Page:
August 10, 2014 12:57 pm

Airbnb and Uber on the business travel itinerary

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Employers increasingly view services such as Uber and Airbnb as viable in the corporate travel mix

Uber and Airbnb, stars of the “sharing economy”, recently announced partnerships with Concur, the corporate expense account management company.

These will allow users of Uber, an alternative to traditional taxis, to claim their journeys on expenses more easily; similarly, employees who rent private rooms or homes via Airbnb will be able to charge them directly to their employers.

Airbnb has launched a business portal, which means only relevant properties will be shown to business users, and joined with organisations such as Evernote, Salesforce.com and Eventbrite in order to help integrate its unconventional service with established travel systems. Uber has also begun offering its Uber for Business service.

Lex Bayer, head of global payments and business development at Airbnb, says: “Last year 8 per cent of Airbnb travel was for business. Companies have been coming to us and saying: ‘Our staff want to use you when they travel’.”

Mike Hilton, Concur’s general manager, adds that while Airbnb represents less than 1 per cent of the total value of business travel accommodation, such services are growing fast: “In five or 10 years Airbnb could be comparable to a major hotel chain.”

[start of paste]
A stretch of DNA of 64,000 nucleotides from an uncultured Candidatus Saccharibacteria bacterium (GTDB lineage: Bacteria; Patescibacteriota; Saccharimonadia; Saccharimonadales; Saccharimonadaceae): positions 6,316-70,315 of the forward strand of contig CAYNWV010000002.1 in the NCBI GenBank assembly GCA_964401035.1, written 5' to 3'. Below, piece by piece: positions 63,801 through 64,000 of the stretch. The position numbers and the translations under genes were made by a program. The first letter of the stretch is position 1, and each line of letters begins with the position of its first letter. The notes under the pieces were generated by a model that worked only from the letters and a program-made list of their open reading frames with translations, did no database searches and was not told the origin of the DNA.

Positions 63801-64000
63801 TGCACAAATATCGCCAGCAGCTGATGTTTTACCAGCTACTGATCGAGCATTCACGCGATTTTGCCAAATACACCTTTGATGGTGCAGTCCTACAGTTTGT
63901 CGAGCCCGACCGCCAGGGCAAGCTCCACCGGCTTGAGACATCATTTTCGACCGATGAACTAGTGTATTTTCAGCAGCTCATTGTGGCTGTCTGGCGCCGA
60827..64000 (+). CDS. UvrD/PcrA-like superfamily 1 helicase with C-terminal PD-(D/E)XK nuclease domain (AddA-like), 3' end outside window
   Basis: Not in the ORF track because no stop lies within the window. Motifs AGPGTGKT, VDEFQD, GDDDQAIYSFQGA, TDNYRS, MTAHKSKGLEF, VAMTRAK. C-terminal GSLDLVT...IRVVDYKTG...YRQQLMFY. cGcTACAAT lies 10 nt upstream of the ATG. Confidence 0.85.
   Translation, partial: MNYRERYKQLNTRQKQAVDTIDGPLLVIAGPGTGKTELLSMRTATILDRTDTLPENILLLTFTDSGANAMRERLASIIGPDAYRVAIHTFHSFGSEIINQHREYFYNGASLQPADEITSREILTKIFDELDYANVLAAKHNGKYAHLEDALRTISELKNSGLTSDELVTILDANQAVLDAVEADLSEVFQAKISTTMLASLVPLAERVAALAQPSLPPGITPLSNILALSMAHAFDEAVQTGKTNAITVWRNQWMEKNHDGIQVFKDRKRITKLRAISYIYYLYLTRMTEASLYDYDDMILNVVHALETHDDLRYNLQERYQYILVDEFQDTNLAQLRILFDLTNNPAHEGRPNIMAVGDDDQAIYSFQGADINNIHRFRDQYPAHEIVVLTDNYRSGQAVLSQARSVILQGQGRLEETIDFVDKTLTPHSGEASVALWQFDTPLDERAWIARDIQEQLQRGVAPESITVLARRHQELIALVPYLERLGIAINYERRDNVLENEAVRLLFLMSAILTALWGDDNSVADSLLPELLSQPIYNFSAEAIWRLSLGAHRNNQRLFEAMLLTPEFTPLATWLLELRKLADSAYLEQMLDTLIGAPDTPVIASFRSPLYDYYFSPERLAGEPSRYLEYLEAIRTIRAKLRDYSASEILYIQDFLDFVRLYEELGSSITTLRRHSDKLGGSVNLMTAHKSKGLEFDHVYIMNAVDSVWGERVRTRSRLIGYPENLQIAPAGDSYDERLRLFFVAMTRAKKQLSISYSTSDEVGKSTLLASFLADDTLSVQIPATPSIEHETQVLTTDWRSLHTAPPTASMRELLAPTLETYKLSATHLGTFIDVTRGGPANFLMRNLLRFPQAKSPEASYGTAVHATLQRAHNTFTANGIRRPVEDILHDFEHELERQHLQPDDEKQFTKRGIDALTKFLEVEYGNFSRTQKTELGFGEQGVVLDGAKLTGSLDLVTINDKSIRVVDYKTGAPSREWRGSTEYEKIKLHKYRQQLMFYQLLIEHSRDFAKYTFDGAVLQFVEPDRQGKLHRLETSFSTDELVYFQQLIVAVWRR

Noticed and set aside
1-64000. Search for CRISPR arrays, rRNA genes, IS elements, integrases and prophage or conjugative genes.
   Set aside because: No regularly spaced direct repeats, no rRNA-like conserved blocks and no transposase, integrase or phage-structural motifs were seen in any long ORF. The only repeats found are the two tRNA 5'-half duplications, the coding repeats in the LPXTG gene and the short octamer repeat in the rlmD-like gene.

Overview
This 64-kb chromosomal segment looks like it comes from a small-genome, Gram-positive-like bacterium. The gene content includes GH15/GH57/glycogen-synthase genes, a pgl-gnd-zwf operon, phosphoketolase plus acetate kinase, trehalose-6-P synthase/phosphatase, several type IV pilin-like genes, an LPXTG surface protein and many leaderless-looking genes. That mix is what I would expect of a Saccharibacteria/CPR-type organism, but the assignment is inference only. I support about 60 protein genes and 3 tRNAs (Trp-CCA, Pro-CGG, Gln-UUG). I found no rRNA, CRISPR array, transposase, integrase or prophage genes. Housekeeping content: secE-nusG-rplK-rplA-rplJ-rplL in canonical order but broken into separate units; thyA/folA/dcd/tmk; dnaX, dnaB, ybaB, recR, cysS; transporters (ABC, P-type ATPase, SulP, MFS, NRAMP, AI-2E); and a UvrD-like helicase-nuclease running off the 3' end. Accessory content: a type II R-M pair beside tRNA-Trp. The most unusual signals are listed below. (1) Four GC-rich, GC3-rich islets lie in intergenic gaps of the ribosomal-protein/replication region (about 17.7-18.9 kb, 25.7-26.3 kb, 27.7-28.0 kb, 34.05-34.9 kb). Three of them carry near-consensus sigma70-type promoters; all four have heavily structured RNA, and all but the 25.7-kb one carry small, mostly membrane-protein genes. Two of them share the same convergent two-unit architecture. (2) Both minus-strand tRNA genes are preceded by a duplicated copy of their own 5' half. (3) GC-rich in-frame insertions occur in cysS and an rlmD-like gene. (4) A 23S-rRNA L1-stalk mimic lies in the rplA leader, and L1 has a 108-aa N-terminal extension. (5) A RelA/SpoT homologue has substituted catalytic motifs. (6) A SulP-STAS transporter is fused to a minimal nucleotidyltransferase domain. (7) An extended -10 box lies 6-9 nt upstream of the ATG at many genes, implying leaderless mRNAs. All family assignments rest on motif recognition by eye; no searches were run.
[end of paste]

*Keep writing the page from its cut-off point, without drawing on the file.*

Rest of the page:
Business use of Uber is already significant in some markets and growing quickly.

Employers increasingly view services such as these as viable options for corporate travel. One reason for this is the broad trend for staff to try to use a service or product at work that they use in their personal lives. Younger staff in particular who have used Airbnb for holidays now want an alternative to chain hotels when they travel on business, says Mr Hilton.

Another factor is price. Both Uber and Airbnb say they are cheaper than more traditional competition.

For Uber users there are also considerations such as not having to queue at a taxi rank and the benefits of dealing with a central booking system.

With Airbnb, a home is a more pleasant place to stay if the trip is longer than just a few days. It comes into its own, says Mr Hilton, when hotels are not available or when you are visiting a client in a remote place.

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The Airbnb portal’s filtering of properties tailored to work means they will have high-speed internet but avoid shared accommodation or novelty buildings such as a tree house.

For travel managers, the portal will provide information on where employees are staying and allow them to ensure the travelling staff are compliant with the organisation’s policies, such as on cost.

However, the services’ strengths are also their drawbacks: sometimes people want to stay in a place where they know the locations of the light switches.

Mr Bayer says: “We’re not targeting road warriors. People who travel a lot and go from meeting to meeting often want a similar experience from city to city.”

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